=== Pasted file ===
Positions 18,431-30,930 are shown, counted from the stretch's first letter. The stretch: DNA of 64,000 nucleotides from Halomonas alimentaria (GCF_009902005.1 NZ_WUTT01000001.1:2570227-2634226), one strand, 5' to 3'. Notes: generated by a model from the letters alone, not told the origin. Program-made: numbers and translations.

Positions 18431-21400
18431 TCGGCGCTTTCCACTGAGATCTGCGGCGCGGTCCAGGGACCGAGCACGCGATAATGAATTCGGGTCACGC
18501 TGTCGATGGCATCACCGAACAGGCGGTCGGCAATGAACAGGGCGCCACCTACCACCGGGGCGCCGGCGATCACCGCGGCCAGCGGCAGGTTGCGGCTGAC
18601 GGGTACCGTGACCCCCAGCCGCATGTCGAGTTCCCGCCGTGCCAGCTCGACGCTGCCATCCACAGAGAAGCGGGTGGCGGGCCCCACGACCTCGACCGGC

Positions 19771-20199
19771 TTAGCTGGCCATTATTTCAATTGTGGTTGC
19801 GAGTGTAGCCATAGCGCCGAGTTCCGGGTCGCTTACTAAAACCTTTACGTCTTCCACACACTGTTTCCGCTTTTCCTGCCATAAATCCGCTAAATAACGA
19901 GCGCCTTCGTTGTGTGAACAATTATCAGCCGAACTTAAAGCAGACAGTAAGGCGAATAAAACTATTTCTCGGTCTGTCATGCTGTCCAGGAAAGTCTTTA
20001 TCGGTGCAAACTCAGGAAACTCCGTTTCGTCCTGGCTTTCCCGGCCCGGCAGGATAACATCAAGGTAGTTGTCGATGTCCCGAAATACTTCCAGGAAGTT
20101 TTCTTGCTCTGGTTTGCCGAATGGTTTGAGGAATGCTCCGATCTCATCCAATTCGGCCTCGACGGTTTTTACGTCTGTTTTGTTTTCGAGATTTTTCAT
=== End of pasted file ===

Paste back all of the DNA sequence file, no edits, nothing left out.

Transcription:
Positions 18,431-30,930 are shown, counted from the stretch's first letter. The stretch: DNA of 64,000 nucleotides from Halomonas alimentaria (GCF_009902005.1 NZ_WUTT01000001.1:2570227-2634226), one strand, 5' to 3'. Notes: generated by a model from the letters alone, not told the origin. Program-made: numbers and translations.

Positions 18431-21400
18431 TCGGCGCTTTCCACTGAGATCTGCGGCGCGGTCCAGGGACCGAGCACGCGATAATGAATTCGGGTCACGC
18501 TGTCGATGGCATCACCGAACAGGCGGTCGGCAATGAACAGGGCGCCACCTACCACCGGGGCGCCGGCGATCACCGCGGCCAGCGGCAGGTTGCGGCTGAC
18601 GGGTACCGTGACCCCCAGCCGCATGTCGAGTTCCCGCCGTGCCAGCTCGACGCTGCCATCCACAGAGAAGCGGGTGGCGGGCCCCACGACCTCGACCGGC

Positions 19771-20199
19771 TTAGCTGGCCATTATTTCAATTGTGGTTGC
19801 GAGTGTAGCCATAGCGCCGAGTTCCGGGTCGCTTACTAAAACCTTTACGTCTTCCACACACTGTTTCCGCTTTTCCTGCCATAAATCCGCTAAATAACGA
19901 GCGCCTTCGTTGTGTGAACAATTATCAGCCGAACTTAAAGCAGACAGTAAGGCGAATAAAACTATTTCTCGGTCTGTCATGCTGTCCAGGAAAGTCTTTA
20001 TCGGTGCAAACTCAGGAAACTCCGTTTCGTCCTGGCTTTCCCGGCCCGGCAGGATAACATCAAGGTAGTTGTCGATGTCCCGAAATACTTCCAGGAAGTT
20101 TTCTTGCTCTGGTTTGCCGAATGGTTTGAGGAATGCTCCGATCTCATCCAATTCGGCCTCGACGGTTTTTACGTCTGTTTTGTTTTCGAGATTTTTCAT